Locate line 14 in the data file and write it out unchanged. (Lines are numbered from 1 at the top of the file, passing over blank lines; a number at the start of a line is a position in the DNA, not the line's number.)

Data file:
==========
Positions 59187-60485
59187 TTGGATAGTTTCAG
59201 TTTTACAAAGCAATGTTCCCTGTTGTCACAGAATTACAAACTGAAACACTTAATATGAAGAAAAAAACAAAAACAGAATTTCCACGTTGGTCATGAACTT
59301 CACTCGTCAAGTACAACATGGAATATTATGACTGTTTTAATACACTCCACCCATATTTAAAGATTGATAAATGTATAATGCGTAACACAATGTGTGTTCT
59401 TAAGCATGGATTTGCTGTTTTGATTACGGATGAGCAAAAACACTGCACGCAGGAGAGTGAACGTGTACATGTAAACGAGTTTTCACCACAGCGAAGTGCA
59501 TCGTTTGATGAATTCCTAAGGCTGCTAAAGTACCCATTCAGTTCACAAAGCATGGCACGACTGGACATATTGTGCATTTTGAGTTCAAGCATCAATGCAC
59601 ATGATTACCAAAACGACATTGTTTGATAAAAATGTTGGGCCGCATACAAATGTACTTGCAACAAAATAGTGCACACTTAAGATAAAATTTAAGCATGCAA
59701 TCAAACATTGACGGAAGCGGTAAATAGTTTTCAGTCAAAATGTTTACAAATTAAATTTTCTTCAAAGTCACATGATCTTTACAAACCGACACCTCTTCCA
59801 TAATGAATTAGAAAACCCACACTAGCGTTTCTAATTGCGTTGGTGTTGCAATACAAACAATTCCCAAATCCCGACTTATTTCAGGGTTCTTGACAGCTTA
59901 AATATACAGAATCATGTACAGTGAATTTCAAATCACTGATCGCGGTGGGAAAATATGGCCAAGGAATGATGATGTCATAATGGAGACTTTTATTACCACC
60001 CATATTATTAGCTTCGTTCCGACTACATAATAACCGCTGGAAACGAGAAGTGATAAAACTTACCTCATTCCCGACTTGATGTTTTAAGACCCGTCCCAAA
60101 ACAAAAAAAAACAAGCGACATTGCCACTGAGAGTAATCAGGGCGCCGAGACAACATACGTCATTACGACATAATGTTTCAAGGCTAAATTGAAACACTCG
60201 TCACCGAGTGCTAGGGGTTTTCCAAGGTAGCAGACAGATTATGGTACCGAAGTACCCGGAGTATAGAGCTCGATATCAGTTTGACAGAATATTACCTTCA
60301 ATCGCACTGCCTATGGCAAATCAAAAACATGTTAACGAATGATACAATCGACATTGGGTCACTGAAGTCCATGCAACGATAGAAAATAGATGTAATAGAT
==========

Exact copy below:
60301 ATCGCACTGCCTATGGCAAATCAAAAACATGTTAACGAATGATACAATCGACATTGGGTCACTGAAGTCCATGCAACGATAGAAAATAGATGTAATAGAT